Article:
MAKE(1L)               LOCAL USER COMMANDS               MAKE(1L)

       make - GNU make utility to maintain groups of programs

       make [ -f makefile ] [ option ] ...  target ...

       This  man  page  is an extract of the documentation of GNU
       make .  It is updated only occasionally, because  the  GNU
       project  does  not use nroff.  For complete, current docu-
       mentation, refer to the Info file which is  made
       from the Texinfo source file make.texinfo.

       The  purpose of the make utility is to determine automati-
       cally which pieces of a large program need  to  be  recom-
       piled, and issue the commands to recompile them.  The man-
       ual describes the GNU implementation of  make,  which  was
       written by Richard Stallman and Roland McGrath.  Our exam-
       ples show C programs, since they are most common, but  you
       can  use make with any programming language whose compiler
       can be run with a shell command.  In  fact,  make  is  not
       limited  to programs.  You can use it to describe any task
       where some files must be updated automatically from others
       whenever the others change.

       To  prepare  to use make, you must write a file called the
       makefile that describes the relationships among  files  in
       your  program,  and  the  states the commands for updating
       each file.  In a program, typically the executable file is
       updated  from object files, which are in turn made by com-
       piling source files.

       Once a suitable makefile exists, each time you change some
       source files, this simple shell command:


       suffices  to  perform  all  necessary recompilations.  The
       make program uses the makefile data base and the last-mod-
       ification  times of the files to decide which of the files
       need to be updated.  For each of those  files,  it  issues
       the commands recorded in the data base.

       make  executes  commands  in the makefile to update one or
       more target names, where name is typically a program.   If
       no  -f option is present, make will look for the makefiles
       GNUmakefile, makefile, and Makefile, in that order.

       Normally you should call your makefile either makefile  or
       Makefile.   (We  recommend  Makefile  because  it  appears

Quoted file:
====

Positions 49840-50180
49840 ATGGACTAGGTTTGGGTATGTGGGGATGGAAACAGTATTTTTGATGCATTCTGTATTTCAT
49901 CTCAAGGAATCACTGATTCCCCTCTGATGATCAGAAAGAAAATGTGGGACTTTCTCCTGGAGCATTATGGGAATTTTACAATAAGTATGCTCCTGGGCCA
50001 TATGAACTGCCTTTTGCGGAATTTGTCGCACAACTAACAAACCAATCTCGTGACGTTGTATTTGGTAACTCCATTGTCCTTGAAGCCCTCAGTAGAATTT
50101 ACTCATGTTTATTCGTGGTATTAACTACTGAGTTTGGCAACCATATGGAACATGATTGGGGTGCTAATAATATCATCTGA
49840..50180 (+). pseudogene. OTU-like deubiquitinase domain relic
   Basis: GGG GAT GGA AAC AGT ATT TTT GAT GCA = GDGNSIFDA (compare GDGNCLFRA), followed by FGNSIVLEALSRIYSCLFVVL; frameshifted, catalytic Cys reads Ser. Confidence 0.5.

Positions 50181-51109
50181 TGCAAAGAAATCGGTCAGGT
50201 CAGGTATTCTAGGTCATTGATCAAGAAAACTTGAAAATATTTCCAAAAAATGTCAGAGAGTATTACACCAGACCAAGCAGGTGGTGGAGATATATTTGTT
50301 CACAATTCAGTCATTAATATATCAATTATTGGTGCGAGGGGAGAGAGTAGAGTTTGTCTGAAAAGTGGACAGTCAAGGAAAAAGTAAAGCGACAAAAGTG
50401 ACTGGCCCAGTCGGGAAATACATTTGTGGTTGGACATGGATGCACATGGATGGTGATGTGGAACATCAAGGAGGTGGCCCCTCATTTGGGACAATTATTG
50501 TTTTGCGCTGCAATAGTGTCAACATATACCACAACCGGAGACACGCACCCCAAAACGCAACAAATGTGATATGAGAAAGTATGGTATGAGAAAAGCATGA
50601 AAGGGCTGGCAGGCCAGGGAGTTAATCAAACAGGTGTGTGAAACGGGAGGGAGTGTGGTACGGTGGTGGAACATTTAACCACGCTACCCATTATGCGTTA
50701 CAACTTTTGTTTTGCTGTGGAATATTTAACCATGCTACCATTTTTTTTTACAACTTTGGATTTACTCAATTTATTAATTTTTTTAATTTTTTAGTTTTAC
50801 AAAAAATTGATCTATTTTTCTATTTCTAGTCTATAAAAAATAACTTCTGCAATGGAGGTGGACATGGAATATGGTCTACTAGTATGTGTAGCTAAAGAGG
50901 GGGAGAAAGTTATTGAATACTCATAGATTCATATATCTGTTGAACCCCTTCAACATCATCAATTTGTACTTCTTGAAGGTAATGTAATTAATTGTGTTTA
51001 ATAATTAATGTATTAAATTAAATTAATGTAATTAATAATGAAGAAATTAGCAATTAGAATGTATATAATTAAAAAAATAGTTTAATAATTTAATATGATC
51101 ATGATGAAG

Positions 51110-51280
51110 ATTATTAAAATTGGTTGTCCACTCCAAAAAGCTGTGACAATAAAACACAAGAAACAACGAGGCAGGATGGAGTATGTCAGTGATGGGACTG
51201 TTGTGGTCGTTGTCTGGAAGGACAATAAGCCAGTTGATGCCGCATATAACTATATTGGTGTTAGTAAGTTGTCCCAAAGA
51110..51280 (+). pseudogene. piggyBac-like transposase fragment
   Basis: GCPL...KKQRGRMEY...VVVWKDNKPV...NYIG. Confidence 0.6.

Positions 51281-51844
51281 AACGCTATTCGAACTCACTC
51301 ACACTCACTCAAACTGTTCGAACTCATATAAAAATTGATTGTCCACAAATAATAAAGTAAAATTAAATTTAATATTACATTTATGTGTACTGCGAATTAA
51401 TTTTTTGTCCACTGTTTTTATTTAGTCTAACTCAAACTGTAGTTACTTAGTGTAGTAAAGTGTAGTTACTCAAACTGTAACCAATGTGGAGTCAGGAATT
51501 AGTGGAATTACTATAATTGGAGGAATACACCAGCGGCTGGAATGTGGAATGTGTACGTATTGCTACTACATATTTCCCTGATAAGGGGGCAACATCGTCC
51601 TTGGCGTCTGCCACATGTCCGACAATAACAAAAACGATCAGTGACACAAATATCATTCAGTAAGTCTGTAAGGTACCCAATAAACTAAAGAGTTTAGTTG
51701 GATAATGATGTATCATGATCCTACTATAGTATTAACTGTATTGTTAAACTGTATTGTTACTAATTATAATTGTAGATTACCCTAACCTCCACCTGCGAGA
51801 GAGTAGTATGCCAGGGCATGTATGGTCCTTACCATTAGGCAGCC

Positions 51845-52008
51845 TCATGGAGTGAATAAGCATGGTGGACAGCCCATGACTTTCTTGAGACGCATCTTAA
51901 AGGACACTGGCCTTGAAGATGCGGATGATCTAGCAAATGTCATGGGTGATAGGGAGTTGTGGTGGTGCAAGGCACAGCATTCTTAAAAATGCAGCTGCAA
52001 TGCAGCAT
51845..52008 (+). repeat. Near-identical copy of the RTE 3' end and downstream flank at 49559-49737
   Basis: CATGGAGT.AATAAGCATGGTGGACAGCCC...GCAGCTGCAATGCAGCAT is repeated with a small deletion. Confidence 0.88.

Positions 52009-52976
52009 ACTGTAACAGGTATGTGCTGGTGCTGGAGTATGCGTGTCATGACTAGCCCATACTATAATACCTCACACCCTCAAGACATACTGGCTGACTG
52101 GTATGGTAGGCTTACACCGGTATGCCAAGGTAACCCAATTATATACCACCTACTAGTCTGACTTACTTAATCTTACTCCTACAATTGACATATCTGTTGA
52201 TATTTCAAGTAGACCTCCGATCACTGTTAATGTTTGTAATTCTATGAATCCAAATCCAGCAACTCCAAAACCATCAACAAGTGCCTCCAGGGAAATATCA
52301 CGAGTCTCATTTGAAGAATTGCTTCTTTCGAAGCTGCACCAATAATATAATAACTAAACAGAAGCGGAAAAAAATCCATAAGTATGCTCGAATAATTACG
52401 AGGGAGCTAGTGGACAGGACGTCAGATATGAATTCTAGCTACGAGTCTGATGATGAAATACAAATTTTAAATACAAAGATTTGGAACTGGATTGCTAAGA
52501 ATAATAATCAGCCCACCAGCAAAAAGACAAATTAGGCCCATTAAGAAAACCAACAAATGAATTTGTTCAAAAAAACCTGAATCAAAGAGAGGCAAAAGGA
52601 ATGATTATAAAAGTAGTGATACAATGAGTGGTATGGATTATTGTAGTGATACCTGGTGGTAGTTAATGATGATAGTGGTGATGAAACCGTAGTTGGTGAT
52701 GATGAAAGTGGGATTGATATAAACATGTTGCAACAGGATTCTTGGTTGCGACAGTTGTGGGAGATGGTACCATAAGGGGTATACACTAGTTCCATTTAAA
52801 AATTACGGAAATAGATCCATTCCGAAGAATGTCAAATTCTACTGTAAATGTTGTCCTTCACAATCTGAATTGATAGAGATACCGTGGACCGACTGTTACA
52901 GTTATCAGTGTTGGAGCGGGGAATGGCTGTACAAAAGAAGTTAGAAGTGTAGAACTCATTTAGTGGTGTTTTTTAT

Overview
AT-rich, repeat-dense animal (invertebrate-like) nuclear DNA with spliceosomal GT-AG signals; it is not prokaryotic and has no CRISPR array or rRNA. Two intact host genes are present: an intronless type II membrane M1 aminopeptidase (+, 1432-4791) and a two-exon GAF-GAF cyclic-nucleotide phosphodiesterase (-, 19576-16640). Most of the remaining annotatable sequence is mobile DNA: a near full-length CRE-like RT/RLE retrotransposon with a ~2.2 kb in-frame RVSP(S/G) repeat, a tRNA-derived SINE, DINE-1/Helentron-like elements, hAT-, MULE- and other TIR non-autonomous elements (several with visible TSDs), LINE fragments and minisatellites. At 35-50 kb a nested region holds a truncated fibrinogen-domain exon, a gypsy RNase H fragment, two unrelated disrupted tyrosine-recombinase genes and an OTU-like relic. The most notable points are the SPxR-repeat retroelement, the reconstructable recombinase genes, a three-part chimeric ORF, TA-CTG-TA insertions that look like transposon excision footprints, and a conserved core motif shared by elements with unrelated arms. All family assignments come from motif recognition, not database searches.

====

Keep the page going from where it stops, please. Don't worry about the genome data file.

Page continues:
prominently near the beginning  of  a  directory  listing,
       right  near  other  important  files such as README.)  The
       first name checked, GNUmakefile, is  not  recommended  for
       most  makefiles.   You  should use this name if you have a
       makefile that is specific to GNU make,  and  will  not  be
       understood by other versions of make.  If makefile is `-',
       the standard input is read.

       make updates a target if it depends on prerequisite  files
       that  have  been  modified since the target was last modi-
       fied, or if the target does not exist.


       -m   These options  are  ignored  for  compatibility  with
            other versions of make.

       -C dir
            Change  to directory dir before reading the makefiles
            or doing anything else.  If multiple -C  options  are
            specified, each is interpreted relative to the previ-
            ous one: -C / -C etc is equivalent to -C /etc.   This
            is typically used with recursive invocations of make.

       -d   Print debugging information  in  addition  to  normal
            processing.   The  debugging  information  says which
            files are being considered for remaking, which  file-
            times are being compared and with what results, which
            files actually need  to  be  remade,  which  implicit
            rules  are  considered and which are applied---every-
            thing interesting about how make decides what to  do.

       -e   Give  variables taken from the environment precedence
            over variables from makefiles.

       -f file
            Use file as a makefile.

       -i   Ignore all errors  in  commands  executed  to  remake

       -I dir
            Specifies  a  directory  dir  to  search for included
            makefiles.  If several -I options are used to specify